To people who say that negotiating with the North Koreans rewards bad behavior, Gallucci says, "Listen, I'm not interested in teaching other people lessons. I'm interested in the national security of the United States. If that's what you're interested in, are you better off with this deal or without it? You tell me what you're going to do without the deal, and I'll compare that with the deal."

He was adamant that we were better off under the Agreed Framework—cheating and all—than we are now. "When the Clinton folks went out of office, the North Koreans only had the plutonium they had separated in the previous Bush administration. Now they've got a whole lot more. What did all this 'tough' shit give us? It gave us a much more capable North Korea. Terrific!"

For his part, Sam Gardiner came away with one overriding message. "I left the game with a firm conviction that the United States is focusing on the wrong problem," he told me. "Iran is down the road. Korea is now, and growing. We can't wait to deal with Korea." The president needs to engage the North Korean question for a very simple reason: "The military situation on the peninsula," he said, "is not under control."

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Scott Stossel is an Atlantic senior editor and the author of Sarge: The Life and Times of Sargent Shriver (2004). More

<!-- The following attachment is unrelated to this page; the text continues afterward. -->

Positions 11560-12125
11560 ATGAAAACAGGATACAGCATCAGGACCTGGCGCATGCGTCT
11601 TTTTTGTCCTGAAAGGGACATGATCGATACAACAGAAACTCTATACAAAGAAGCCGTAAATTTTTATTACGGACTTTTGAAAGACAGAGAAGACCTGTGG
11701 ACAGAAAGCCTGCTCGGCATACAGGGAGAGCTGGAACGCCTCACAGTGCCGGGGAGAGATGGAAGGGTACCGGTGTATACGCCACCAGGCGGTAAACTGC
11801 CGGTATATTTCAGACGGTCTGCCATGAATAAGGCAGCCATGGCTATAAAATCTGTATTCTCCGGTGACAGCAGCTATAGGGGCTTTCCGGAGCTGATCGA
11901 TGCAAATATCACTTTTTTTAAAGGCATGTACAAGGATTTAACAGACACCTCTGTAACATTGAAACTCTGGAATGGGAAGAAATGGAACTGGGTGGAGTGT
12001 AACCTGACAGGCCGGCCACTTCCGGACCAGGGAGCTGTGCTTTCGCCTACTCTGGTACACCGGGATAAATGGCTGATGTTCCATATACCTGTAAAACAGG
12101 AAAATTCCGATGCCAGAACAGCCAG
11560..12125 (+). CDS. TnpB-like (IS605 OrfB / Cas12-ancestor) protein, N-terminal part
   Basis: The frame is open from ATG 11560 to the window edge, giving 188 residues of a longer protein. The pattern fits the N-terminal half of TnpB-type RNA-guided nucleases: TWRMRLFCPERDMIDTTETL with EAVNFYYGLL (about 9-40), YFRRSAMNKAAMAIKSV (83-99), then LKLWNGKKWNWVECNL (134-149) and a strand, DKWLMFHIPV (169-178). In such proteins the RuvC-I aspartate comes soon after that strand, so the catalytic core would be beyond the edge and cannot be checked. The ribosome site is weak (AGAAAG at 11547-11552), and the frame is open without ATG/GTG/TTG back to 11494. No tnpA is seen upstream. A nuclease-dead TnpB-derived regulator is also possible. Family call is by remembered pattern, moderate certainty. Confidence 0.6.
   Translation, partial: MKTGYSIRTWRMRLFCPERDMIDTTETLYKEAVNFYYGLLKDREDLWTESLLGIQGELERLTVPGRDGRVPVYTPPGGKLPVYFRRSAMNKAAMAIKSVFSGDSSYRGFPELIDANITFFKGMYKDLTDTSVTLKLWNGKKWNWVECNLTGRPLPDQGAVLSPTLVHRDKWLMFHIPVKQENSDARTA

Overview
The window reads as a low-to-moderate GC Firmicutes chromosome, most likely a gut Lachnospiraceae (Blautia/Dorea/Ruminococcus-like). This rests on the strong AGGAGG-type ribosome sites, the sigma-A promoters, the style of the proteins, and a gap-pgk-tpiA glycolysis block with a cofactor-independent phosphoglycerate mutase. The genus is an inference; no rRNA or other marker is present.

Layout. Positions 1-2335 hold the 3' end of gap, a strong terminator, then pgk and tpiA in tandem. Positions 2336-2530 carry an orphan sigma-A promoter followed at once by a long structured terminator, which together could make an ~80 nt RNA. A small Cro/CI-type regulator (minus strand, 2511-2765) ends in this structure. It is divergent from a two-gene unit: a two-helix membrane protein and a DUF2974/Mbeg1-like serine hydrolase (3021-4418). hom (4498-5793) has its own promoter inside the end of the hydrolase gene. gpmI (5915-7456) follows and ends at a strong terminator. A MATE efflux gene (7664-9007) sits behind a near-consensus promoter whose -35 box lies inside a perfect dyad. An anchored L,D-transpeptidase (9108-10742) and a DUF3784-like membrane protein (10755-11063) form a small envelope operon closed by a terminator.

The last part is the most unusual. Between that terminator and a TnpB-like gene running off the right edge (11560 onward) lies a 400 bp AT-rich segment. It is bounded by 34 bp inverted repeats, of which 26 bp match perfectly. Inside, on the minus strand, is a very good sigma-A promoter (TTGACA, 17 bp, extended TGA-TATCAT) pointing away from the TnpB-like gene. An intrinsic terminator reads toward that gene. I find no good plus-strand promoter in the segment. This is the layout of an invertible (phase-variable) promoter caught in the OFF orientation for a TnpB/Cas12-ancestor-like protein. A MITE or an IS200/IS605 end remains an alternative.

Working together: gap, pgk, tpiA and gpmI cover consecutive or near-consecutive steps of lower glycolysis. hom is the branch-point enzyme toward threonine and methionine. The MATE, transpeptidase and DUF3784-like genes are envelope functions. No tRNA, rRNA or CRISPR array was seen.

Scott StosselScott Stossel has been associated with the magazine since 1992 when, shortly after graduating from Harvard, he joined the staff and helped to launch The Atlantic Online. In 1996, he moved to The American Prospect where, over the course of seven years, he served as associate editor, executive editor, and culture editor. He rejoined the Atlantic staff in 2002.

His articles have appeared in a wide array of publications, including The New Yorker, The New Republic, The New York Times, The Washington Post, and The Boston Globe. His 2004 book, Sarge: The Life and Times of Sargent Shriver, inspired The Boston Globe to write, "Scott Stossel's superb new biography is an extraordinary achievement," while Publisher's Weekly declared, "This is a superbly researched, immensely readable political biography." His most recent book, My Age of Anxiety: Fear, Hope, Dread, and the Search for Peace of Mind, became a top-ten New York Times bestseller in its first week of publication.

Within the Atlantic offices, Scott will be forever remembered as the managing editor who oversaw the magazine's 2005 move to Washington from Boston, where it had been based since its founding in 1857. Under Scott's supervision, the magazine shifted all of its operations from Boston's North End to the Watergate building, all the while producing issues that were later nominated for National Magazine Awards.

Along with writing and editing, Scott has taught courses in the American Studies Department at Trinity College. He lives with his family in Washington, D.C.